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World Automotive Sensor Demand To Reach $14 Billion in 2010

May 2, 2006

New sensing technologies exhibit strong growth prospects while well-established products face flat or declining prospects.


Global demand for light-vehicle original equipment manufacturer (OEM) automotive sensors is projected to advance 7.4% annually to $14 billion in 2010, more rapidly than vehicle production itself. Sensor demand grows hand in hand with electronics demand, which itself has exceeded overall light-vehicle-production expansion significantly during the past decade. Although some electronics systems are maturing in developed countries, sensor applications are expected to grow as these technologies continue to be applied in safety and security, drivetrain, and emission-control applications. Growth in emerging markets is being driven by the introduction of electronic systems designed to improve safety, efficiency, and emissions control. These and other trends are presented in World Automotive Sensors, a new study from The Freedonia Group, Inc., a Cleveland-based industry research firm.

The automotive OEM sensor industry in developed markets, such as North America, Europe, and Japan, is a study in contrasts, with new sensing technologies exhibiting strong growth prospects while well-established products face flat or declining prospects. Emerging markets typically have more basic sensor needs, as they continue to embrace technologies focused on safety, drivetrain systems, and emissions systems. Many of these applications require sensor technologies that have already been perfected in developed markets, and OEMs often select commoditized sensor technologies for use in emerging markets to better control costs. In either case, sensor suppliers face a continuing mandate to deliver more capability at lower cost. Given the current state of the OEM auto industry, this dictate is unlikely to change anytime soon.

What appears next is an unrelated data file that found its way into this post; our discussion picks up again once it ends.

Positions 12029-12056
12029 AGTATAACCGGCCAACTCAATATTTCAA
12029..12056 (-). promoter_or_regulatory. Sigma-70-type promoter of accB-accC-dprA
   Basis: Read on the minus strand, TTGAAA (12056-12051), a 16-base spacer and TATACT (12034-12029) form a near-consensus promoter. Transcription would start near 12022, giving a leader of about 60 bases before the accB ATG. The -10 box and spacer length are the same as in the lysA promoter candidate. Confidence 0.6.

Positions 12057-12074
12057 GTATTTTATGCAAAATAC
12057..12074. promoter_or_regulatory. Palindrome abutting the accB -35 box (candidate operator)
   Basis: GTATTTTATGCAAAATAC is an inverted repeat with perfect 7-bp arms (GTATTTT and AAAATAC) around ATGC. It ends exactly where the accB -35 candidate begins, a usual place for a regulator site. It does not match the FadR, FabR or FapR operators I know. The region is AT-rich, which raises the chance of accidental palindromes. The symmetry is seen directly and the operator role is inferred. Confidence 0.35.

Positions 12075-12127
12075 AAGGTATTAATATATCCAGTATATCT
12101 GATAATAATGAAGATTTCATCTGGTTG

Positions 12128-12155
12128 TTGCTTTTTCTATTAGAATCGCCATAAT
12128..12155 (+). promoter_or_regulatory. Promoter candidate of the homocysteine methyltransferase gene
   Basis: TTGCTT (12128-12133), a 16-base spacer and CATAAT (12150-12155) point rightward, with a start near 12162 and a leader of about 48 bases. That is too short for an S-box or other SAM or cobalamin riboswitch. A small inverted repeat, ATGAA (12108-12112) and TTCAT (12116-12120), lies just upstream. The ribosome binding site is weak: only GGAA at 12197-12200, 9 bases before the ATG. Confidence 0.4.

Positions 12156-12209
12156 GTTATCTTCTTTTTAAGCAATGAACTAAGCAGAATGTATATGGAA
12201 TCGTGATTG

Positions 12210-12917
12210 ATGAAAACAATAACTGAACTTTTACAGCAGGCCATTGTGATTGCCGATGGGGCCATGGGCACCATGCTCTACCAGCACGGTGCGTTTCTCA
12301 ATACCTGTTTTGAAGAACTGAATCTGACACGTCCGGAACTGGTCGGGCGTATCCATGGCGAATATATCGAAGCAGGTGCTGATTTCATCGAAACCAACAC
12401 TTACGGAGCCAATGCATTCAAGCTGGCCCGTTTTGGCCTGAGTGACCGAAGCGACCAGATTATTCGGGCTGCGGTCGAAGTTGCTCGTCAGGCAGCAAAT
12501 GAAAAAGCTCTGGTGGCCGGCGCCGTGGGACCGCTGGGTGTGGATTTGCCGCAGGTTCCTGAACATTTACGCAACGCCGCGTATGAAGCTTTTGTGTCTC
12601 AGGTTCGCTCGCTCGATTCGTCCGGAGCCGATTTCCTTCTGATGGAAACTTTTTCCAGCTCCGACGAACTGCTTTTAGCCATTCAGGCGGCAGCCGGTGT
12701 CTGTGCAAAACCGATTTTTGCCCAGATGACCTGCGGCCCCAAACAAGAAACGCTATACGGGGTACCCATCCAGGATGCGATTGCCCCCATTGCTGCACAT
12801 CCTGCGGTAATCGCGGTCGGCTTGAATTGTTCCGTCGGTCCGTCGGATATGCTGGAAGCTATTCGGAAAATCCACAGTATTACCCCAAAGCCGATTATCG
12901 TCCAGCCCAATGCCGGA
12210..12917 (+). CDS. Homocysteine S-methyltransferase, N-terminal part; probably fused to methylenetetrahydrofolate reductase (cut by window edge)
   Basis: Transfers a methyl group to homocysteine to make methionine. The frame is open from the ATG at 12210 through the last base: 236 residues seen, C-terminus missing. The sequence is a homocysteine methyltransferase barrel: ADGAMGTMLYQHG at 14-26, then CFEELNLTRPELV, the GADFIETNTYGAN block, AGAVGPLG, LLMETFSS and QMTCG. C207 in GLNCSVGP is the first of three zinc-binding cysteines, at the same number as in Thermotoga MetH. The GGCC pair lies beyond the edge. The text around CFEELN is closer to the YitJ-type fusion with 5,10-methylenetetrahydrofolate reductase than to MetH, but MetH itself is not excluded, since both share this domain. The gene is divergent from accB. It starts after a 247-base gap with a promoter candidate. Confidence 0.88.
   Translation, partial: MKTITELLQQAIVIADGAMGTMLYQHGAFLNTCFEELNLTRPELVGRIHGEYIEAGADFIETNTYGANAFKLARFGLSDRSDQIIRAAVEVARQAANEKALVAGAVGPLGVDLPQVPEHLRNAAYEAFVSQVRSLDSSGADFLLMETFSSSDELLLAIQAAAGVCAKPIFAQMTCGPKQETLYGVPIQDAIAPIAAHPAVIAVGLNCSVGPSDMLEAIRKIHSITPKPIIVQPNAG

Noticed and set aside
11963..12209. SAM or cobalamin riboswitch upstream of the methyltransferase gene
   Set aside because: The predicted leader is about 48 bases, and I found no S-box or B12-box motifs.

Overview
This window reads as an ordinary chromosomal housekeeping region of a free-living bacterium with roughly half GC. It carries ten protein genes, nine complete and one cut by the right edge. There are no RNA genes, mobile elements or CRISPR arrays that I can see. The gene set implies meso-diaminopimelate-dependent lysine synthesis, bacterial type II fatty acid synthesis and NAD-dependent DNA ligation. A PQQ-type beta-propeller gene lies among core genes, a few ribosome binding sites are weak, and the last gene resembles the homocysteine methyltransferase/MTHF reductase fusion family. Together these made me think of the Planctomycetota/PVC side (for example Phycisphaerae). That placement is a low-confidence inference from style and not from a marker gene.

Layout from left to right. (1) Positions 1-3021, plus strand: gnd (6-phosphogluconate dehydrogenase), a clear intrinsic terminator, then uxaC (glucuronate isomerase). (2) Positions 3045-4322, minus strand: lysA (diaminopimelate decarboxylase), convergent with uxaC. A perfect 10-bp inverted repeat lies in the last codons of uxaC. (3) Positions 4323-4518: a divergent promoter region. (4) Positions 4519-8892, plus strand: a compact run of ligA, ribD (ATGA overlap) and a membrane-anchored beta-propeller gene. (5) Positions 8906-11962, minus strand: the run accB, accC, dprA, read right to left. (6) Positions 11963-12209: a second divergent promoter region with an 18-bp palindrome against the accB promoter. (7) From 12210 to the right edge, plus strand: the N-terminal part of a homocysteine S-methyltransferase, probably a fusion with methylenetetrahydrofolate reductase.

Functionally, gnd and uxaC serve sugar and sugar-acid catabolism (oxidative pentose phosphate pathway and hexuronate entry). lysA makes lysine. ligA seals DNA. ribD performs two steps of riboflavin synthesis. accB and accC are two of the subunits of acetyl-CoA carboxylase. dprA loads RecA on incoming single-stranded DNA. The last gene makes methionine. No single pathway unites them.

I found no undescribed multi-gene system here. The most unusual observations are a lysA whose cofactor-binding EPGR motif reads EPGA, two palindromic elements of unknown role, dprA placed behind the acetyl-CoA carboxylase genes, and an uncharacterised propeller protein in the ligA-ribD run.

Engine and drivetrain applications represent the largest, most well-established category in sensor use, although future growth will be significantly slower than in other areas of the vehicle platform. New sensor applications focused on improved fuel efficiency represent a bright spot in this category, as OEMs worldwide react to rising fuel prices. Safety and security applications promise the greatest growth potential for OEM automotive sensors, propelled by new products that are either mandated by regulations or market driven. Key areas of growth include tire pressure sensors in the U.S., pedestrian warning systems in Europe, and airbags and automatic seatbelts in many emerging markets. Emissions control–related sensor demand has been healthy in recent years, and future growth prospects remain good. A large portion of the value in this category resides in oxygen sensors, which continue be used in greater quantities on a per-vehicle basis and are becoming increasingly sophisticated.

World Automotive Sensors (published 04/2006, 351 pages) is available for $5,200 from The Freedonia Group, Inc., 767 Beta Drive, Cleveland, OH 44143-2326. For further details, please contact Corinne Gangloff by phone at 440-684-9600, fax 440-646-0484, or e-mail pr@freedoniagroup.com. Information may also be obtained through the company's Web site.
 


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